Moscow (AFP) - Alexei Ulyukayev, a former Russian economy minister who faces 10 years in prison on bribery charges, insisted on his innocence Thursday while asking Russians to forgive him for ignoring the injustices of Russia's political system.
Giving his final speech in court on Thursday, he reiterated his claim that the case was "absurd" and a "monstrous and cruel provocation".
A top cabinet member in Putin's government, Ulyukayev is the highest-ranking official arrested during Vladimir Putin's 18 years in power.
He is accused of receiving a $2 million bribe from Igor Sechin, chief executive of the state oil giant Rosneft, who is considered the second most powerful man in Russia.
A judge is expected to deliver the verdict in his trial on December 15.
Ulyukayev, who is under house arrest, voiced his regret that he had not paid enough attention to the plight of ordinary Russians while in office.
"I am guilty of too often agreeing to compromise, of choosing the easy way, and all too often preferred my career and prosperity to standing up for principles," he said.
"It's only when you yourself face misfortune that you come to realise how hard people's lives are, what injustices they encounter."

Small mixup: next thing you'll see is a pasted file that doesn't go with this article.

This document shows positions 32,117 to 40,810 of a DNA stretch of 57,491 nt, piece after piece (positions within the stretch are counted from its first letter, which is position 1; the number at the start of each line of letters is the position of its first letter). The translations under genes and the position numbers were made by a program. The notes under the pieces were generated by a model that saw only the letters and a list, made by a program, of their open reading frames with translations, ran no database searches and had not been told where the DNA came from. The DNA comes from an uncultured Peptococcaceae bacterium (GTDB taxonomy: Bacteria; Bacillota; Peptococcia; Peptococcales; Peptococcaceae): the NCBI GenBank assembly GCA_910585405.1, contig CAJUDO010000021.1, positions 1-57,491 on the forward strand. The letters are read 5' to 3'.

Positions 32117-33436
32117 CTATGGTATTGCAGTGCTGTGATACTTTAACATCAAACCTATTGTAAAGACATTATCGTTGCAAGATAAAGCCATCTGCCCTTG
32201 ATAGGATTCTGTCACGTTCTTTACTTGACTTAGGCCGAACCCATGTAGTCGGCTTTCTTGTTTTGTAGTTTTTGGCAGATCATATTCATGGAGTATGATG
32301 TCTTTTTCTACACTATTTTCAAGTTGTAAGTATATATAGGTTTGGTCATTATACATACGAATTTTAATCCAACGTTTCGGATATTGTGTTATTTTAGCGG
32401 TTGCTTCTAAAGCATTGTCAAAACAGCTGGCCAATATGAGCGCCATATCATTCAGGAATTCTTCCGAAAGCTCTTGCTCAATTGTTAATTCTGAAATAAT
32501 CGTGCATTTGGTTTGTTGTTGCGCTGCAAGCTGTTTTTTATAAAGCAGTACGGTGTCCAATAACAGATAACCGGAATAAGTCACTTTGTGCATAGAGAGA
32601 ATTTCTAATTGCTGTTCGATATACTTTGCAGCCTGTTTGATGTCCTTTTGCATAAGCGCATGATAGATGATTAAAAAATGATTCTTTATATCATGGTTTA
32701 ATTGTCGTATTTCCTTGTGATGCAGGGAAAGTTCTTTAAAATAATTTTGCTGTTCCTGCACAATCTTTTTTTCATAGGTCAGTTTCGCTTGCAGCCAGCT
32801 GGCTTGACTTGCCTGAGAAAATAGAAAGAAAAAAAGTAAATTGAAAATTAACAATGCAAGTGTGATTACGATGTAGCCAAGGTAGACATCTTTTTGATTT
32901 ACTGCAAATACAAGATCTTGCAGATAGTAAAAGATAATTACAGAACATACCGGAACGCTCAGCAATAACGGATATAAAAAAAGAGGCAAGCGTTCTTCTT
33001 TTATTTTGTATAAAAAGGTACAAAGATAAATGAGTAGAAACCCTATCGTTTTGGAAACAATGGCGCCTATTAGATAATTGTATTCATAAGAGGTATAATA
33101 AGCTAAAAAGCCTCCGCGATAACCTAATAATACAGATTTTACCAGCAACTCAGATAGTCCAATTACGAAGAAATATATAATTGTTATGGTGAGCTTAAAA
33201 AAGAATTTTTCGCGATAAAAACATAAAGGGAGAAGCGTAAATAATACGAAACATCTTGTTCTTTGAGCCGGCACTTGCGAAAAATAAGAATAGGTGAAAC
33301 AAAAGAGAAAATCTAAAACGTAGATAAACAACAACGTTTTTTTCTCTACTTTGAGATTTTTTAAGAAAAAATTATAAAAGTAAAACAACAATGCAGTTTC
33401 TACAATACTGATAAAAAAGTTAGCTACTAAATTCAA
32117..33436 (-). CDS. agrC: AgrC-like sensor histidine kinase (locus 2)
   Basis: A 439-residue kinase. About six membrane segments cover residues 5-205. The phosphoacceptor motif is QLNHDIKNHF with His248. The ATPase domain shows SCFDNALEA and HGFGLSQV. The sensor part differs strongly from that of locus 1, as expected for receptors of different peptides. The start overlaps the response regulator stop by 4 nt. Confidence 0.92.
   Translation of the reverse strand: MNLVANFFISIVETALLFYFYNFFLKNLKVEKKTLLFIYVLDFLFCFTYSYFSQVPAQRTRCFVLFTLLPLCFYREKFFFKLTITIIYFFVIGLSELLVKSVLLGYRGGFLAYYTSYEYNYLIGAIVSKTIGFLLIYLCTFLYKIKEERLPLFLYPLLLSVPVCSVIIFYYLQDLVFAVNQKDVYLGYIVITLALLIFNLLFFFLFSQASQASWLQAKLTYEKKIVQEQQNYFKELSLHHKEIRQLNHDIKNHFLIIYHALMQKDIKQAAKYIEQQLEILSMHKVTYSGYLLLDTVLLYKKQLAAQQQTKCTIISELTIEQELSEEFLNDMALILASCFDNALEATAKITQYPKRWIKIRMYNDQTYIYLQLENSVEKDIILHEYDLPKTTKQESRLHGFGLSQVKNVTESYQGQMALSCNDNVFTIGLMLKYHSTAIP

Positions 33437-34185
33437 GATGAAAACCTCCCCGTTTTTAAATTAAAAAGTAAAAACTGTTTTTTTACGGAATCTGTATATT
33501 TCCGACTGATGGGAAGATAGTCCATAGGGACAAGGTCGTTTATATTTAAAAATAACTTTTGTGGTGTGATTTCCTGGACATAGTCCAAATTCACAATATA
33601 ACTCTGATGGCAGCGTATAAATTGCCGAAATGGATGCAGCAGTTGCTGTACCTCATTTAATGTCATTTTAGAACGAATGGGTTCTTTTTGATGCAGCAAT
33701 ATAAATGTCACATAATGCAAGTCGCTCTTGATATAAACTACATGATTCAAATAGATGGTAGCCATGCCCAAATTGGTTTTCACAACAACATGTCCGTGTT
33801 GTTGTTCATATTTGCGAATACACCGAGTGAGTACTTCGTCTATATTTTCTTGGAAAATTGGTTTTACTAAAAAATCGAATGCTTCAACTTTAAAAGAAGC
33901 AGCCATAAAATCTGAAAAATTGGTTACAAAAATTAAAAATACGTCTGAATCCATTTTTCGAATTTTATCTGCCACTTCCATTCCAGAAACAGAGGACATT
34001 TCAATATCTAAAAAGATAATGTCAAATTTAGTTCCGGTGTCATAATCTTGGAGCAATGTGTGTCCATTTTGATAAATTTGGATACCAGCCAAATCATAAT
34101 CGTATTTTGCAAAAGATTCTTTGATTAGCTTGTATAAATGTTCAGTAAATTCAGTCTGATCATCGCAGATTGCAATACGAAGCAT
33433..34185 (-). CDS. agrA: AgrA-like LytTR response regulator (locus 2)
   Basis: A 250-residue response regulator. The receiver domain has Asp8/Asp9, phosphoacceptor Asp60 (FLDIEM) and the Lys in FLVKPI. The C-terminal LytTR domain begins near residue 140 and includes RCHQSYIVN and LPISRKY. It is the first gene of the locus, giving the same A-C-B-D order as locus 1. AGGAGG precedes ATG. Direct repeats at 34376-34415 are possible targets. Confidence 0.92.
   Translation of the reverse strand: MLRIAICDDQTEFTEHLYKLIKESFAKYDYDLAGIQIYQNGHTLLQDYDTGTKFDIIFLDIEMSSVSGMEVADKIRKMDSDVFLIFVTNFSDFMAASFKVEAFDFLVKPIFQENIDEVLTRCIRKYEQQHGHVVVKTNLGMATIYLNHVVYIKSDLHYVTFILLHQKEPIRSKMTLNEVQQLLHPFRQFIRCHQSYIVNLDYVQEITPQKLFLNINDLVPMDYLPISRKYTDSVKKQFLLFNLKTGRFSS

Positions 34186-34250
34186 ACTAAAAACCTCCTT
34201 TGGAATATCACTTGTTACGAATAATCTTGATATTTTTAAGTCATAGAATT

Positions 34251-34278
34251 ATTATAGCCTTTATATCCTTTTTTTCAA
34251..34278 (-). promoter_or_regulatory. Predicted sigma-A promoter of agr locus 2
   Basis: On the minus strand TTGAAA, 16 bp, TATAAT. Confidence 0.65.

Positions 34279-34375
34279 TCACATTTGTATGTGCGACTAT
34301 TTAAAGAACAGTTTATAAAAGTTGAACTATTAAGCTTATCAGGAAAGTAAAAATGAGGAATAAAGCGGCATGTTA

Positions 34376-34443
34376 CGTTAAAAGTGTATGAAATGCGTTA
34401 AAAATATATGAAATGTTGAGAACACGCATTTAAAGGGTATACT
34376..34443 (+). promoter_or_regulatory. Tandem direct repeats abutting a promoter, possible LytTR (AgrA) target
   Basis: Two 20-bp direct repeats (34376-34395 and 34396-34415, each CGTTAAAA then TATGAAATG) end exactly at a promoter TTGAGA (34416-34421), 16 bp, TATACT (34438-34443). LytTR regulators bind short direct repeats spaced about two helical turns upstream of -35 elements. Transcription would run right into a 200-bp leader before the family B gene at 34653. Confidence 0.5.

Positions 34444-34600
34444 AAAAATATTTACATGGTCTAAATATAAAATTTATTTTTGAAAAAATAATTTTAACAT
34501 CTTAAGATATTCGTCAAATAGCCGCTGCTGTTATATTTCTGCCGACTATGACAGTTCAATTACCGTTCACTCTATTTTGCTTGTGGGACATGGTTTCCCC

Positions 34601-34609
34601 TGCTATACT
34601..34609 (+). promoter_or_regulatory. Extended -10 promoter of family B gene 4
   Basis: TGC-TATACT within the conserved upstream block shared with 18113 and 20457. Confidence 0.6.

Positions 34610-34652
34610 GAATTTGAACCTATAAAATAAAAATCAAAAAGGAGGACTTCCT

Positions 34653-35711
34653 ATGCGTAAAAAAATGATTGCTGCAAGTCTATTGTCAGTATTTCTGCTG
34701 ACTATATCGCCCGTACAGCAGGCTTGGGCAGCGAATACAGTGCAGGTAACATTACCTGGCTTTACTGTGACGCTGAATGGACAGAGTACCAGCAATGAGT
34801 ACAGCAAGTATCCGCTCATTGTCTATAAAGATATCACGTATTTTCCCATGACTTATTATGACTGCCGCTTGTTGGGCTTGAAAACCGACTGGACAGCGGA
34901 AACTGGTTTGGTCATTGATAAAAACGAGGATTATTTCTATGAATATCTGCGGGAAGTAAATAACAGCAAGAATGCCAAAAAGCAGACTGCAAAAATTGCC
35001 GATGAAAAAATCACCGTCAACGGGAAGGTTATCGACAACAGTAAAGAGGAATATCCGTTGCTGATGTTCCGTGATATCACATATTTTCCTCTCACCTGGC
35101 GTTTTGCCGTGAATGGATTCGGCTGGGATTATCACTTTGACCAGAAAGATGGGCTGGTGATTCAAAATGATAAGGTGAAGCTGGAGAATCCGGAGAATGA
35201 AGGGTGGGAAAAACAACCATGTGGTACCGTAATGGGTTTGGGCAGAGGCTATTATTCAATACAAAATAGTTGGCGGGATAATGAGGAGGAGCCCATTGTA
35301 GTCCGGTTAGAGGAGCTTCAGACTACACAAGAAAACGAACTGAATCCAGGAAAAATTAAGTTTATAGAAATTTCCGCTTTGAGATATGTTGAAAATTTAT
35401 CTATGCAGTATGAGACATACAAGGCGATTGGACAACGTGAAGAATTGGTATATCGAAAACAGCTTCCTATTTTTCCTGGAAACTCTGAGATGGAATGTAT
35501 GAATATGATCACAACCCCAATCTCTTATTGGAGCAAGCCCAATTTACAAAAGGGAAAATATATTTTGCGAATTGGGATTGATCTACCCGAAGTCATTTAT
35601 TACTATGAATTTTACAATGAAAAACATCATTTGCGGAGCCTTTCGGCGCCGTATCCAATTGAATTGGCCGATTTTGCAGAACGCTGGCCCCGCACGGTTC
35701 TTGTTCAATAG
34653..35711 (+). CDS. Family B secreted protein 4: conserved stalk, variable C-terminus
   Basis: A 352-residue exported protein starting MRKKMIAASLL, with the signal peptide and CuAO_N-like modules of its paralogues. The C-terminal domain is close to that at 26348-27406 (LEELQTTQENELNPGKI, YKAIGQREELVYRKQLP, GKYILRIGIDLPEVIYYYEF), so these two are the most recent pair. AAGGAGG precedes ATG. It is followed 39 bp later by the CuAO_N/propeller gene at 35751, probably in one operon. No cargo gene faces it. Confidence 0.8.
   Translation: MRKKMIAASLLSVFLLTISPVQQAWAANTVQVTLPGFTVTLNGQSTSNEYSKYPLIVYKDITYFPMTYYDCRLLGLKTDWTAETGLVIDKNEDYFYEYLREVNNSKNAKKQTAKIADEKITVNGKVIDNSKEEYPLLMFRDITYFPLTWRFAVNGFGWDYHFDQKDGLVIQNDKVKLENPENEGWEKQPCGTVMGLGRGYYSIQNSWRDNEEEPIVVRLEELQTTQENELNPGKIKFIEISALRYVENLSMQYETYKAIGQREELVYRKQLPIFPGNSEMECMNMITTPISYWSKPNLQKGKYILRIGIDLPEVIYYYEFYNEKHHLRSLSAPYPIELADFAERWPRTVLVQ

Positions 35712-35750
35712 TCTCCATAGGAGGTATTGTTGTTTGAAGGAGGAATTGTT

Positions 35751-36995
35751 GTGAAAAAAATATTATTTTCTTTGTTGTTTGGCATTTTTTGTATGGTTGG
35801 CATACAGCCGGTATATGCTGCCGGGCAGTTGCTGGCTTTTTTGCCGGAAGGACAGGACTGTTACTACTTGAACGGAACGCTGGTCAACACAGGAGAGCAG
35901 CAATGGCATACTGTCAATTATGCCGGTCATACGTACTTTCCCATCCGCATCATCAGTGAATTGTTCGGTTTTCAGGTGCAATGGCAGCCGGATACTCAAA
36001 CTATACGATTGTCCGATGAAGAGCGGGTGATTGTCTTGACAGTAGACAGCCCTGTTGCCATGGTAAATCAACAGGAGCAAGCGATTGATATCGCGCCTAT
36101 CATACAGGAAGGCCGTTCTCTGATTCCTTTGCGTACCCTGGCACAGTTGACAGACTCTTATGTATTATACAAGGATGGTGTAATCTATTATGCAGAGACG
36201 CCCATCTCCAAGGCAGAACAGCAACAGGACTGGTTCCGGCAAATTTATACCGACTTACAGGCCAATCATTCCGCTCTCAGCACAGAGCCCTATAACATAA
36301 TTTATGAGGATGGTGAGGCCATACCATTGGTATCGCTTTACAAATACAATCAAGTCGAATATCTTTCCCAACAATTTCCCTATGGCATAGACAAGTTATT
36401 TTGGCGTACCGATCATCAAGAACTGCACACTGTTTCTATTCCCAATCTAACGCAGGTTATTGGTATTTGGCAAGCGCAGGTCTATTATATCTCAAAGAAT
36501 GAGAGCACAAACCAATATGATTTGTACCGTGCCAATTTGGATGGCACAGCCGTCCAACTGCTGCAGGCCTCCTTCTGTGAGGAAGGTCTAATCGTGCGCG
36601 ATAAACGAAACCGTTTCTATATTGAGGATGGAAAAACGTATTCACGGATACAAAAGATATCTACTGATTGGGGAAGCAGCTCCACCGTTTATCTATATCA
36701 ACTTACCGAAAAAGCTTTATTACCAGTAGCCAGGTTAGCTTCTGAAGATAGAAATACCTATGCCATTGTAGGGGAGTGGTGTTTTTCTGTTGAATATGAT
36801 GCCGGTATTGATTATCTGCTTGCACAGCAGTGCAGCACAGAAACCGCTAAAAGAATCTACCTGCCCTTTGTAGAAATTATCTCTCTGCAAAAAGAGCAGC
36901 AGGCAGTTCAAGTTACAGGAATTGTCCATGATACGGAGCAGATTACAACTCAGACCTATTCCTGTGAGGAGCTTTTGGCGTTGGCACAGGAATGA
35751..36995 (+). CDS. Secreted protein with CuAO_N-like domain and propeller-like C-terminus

"But when everything is good you shamefully turn away from people's grief. Forgive me for that, people. I am to blame towards you."
He appeared calm but regularly wiped his forehead with a handkerchief.
He compared Sechin -- who has refused to appear in court despite being repeatedly summoned -- to the devil, and expressed his amazement that Sechin had effectively "disappeared into thin air".
"Only the smell of sulphur has remained in the air," he said.
Prosecutor Boris Neporozhny called earlier this week for Ulyukayev to serve a 10-year sentence in a "harsh regime" penal colony and pay a fine of 500 million rubles ($8.5 million).
It would be the harshest punishment ever for a top official in modern Russia.
Ulyukayev, 61, said that he might not survive a decade in prison but said that "history will vindicate me".
He was arrested last year while still a minister, allegedly caught red-handed in a sting operation supervised by the FSB security service in which Sechin handed him a bag of dollars.
According to the prosecution, Ulyukayev asked for a $2 million bribe to approve Rosneft's acquisition of a stake in Bashneft, another state-run oil company.
Ulyukayev's arrest stunned the country's elites, with Putin eventually sacking him from the post he had held since 2013.
Investors are watching the case for signs of Russia's future direction as Putin is widely expected to run for re-election in a March election, which would extend his rule until 2024.